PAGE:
After decades of discussion and days of negotiation, over 100 UN member states have come to a ground-breaking multilateral agreement to protect 30% of international waters by 2030.
UN member states have agreed to commit to the High Seas Treaty to the highest political level, in order to combat the anthropogenically driven degradation of marine environments that have been amplifying the impacts of climate change and
the biodiversity crisis.
Historically, with so many parties involved, the path towards implementing the High Seas Treaty has been difficult. Intergovernmental negotiations had been ongoing for the past five years, with the fifth session of negotiations being
suspended without the establishment of the Treaty in 2022.
In order to unlock the potential benefits of the High Seas Treaty, the UN negotiations in New York worked to overcome the long term barriers, such as the politicisation of science used to back national agenda and institutional
fragmentation. The negotiations wrapped up on the evening of March 5th, with over 100 Member States having signed the treaty.
The High Seas Treaty offers an important opportunity to implement a clear and legally-binding instrument, which aims to effectively achieve the conservation and sustainability goals set out by the UN Convention on the Law of the Seas
(UNCLOS), as well as offers a framework that fosters collaboration and cooperation between relevant stakeholders. The last agreement regarding the fair use of ocean resources was signed in 1982 and has shown to be insufficient in protecting
Nearly two-thirds of Earth’s oceans are in areas beyond national jurisdiction (ABNJs)—also known as the ‘high seas’—constituting 94% of the ocean’s volume and countless vulnerable marine ecosystems. However, currently only around 1% of the
high seas are protected and only 20% of the seafloor has been mapped.
ABNJs are crucial areas in need for effective conservation management, and whilst there have been a series of existing treaties to try to regulate resource-intensive activities within them, fragmented legals frameworks have left its
biodiversity vulnerable to the growing climate-related threats, overfishing, deep-sea mining, marine pollution and more.
One of the proposals of the High Seas Treaty is the establishment and management of area-based management tools (ABMTs) and marine protected areas (MPAs), in order to achieve both conservation and sustainability objectives.
Context-specific management tools could utilise up-to-date biodiversity data to outline clear and legally-backed guidelines on the type of species that could be fished, total allowable catch, maximum sustainable yield, as well as size catch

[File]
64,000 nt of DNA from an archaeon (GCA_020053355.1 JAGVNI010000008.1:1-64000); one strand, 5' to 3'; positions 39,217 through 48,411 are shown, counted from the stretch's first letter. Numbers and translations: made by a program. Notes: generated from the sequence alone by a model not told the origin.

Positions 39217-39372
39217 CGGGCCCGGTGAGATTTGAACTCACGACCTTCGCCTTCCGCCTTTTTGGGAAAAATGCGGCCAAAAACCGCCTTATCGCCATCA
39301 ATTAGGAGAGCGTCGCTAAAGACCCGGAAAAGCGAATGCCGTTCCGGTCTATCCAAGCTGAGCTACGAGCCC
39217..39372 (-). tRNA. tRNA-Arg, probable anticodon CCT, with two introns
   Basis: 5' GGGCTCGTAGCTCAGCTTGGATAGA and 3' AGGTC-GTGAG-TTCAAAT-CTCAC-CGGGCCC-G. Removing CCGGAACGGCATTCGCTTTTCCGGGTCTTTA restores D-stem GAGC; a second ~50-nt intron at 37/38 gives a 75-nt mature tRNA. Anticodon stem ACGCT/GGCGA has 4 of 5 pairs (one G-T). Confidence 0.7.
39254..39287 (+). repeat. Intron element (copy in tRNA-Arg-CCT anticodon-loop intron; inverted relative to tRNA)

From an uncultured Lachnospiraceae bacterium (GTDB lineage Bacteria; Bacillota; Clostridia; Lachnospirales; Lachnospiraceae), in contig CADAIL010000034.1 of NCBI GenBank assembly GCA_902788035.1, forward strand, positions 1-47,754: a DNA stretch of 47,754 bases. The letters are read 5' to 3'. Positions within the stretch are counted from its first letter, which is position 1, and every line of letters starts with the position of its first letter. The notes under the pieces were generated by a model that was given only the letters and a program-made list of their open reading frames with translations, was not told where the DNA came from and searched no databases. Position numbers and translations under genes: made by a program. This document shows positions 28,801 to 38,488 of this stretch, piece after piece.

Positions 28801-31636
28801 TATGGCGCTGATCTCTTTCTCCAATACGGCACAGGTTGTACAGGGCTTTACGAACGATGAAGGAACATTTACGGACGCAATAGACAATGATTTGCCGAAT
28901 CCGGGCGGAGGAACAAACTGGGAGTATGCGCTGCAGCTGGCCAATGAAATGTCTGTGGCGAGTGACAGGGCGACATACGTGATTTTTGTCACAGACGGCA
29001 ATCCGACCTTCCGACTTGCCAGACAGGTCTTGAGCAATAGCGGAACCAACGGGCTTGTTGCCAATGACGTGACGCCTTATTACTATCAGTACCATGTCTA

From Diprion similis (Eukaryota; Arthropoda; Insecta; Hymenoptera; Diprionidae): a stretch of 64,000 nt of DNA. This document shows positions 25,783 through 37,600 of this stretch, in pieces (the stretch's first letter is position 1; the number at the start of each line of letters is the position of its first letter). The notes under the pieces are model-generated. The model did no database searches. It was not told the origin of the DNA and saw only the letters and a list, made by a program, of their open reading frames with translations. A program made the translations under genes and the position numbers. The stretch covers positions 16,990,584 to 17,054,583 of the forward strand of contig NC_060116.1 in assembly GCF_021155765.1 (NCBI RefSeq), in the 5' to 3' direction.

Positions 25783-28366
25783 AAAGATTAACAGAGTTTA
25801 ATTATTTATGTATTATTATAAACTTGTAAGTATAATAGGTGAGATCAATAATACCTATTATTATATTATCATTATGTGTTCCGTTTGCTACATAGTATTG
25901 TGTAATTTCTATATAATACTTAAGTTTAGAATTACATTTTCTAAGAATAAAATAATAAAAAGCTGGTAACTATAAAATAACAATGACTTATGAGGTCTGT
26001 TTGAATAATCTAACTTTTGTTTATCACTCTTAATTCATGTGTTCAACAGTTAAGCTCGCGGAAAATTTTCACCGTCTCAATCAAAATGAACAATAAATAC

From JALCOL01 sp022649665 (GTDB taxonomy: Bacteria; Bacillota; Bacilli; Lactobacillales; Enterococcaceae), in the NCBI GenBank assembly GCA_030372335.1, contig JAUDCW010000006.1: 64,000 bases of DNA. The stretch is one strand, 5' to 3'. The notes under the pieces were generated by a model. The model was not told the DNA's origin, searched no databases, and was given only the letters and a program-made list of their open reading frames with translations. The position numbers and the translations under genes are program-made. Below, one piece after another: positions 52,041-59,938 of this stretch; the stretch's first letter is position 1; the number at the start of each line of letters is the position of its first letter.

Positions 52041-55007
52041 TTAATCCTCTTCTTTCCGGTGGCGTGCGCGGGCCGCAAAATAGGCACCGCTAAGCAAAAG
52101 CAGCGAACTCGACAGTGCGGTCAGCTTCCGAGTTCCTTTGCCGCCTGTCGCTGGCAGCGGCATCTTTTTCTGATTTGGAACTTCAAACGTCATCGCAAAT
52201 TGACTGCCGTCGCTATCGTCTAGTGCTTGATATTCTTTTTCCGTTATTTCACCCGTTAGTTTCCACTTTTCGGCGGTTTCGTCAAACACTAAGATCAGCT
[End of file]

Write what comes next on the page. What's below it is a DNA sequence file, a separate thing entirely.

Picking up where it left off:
limits. Additionally, it could limit the use of certain fishing methods depending on the status of the species populations in a certain area, such as deep-sea trawling, long-lines or non-selective fishing gear.
Illegal fishing is estimated at 11 to 26 million tonnes per year, much of which slips under the radar of regional fisheries management organisations. Another proposal of the High Seas Treaty, which calls for the standardisation of regular
environmental impact assessments, offers a robust legal framework that creates restrictions for untracked fishing activity in previously unregulated areas.
Regular impact assessments will also inform subsequent decision-making, alter current practices and streamline improved management policies. Additionally, updated fisheries management will positively affect all species within the ecosystem,
such as through healthy prey population sizes or avoiding by-catch.
The treaty also emphasises the need for transparency when researching marine genetic resources in ABNJs. Marine genetic material is not only an important source of information to inform the conservation status of marine biodiversity, but
also holds the potential of commercialisation.
Therefore, creating equitable access to genetic information within ABNJs across all UN member states, particularly through its proposed funding mechanism, would assist developing countries in accessing its resources and create new financial
incentives across all member states to protect its biodiversity. On Thursday, the EU announced that they will be investing 820 million euros towards ocean conservation.
It is hoped that the High Seas Treaty will fulfil its diplomatic benefits, by increasing ocean ecosystem resilience and carbon storage capacity, as its legal framework aims to assist participating parties in achieving their climate change
It remains to be seen whether the establishment of these 30x30 MPAs will constitute strictly ‘no-take’ areas or whether there will be context-specific governance frameworks put in place to allow the sustainable use of their resources.
Featured Image: Hannes Klostermann | Ocean Image Bank
De Santo E.M. , Ásgeirsdóttir Á., Barros-Platiau A., et al. (2019) Protecting biodiversity in areas beyond national jurisdiction: An earth system governance perspective. Earth System Governance. Volume 2.